Sunday, February 19, 2017

Right-Wing Authoritarianism and Trump Supporters: What to Do with Religious Worldview That Thrives on Generating Imagined Enemies?

Brandon Withrow, "Trump & Putin: Our New Biblical Kings":

Psychologists, adds [Jason] Slone [author of Theological Incorrectness: Why Religious People Believe What They Shouldn’t], frequently look at the brain like a computer, that is, as an "information-processor," that happens to have "two very different operating systems.” The first is “irrationality” and it is “fast, automatic, unconscious, emotional, and prone to reasoning errors." The second is "slow, conscious, effortful, accurate, and 'rational.'"
"So how a person thinks and behaves," he adds, "is largely determined not by what they believe, or what they believe they believe, but rather by which system is operating." It is when "humans feel threatened" that the first system engages and the second shuts down. 
As it turns out, this right-wing authoritarianism finds a stronghold when people are threatened, and according to [Dan P.] McAdams [Henry Wade Rogers Professor of Psychology and Director of the Foley Center for the Study of Lives at Northwestern University], it is most-frequently associated with white religious fundamentalism. He notes that while many later supported Trump reluctantly (e.g. party reasons) during the general election, early support was driven by right-wing authoritarianism.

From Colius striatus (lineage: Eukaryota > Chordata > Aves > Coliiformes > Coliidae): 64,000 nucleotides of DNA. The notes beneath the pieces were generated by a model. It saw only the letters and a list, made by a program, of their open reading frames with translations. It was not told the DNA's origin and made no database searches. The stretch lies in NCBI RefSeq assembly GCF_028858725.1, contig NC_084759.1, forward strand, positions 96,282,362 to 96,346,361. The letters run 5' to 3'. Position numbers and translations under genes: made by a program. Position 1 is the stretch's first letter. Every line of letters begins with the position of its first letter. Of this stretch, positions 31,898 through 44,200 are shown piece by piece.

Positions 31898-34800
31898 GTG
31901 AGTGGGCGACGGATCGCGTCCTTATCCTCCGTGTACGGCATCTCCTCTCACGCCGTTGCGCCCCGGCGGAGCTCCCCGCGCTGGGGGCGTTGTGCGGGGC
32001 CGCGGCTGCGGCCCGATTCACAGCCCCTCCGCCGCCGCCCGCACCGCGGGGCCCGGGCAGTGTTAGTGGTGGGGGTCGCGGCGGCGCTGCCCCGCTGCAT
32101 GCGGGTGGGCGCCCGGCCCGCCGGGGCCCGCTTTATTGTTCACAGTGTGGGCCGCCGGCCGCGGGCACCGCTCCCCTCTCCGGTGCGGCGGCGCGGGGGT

"Right-wing authoritarianism," says McAdams, "is a pattern of attitudes and values revolving around strict adherence to society's traditional norms, submission to authorities who personify or reinforce those norms, and deep antipathy (to the point of hatred and aggression) for those individuals who are perceived as violating the traditional norms of society."
He notes that in studies evangelical Protestants score "significantly higher" on right-wing authoritarianism "than Catholics, mainline Protestants, and Jews."

My question in response to this valuable analysis: What do you do when an entire religious ideology — the worldview of a whole set of believers — is dominated by the mythic belief that the group is always under assault?

What do you do when an entire religious group thrives on confabulating and attacking mythic enemies, and claims it has a right to engage in those attacks because God has placed the nation in that group's hands?

What do you do when that group moves from seeing those abolishing slavery as the enemy, to Jews and communists and homosexuals as the enemy, to black citizens seeking rights as the enemy, to women seeking rights as the enemy, to liberals and bible scholars and theologians as the enemy, to immigrants and Muslims and transgender human beings as the enemy — and claims it has a God-given right to assault all these citizens in the name of "religious liberty"?

What kind of Christianity ravenously needs enemies, generations after generations, while proclaiming its own unsullied righteousness and its divine right to attack others? 

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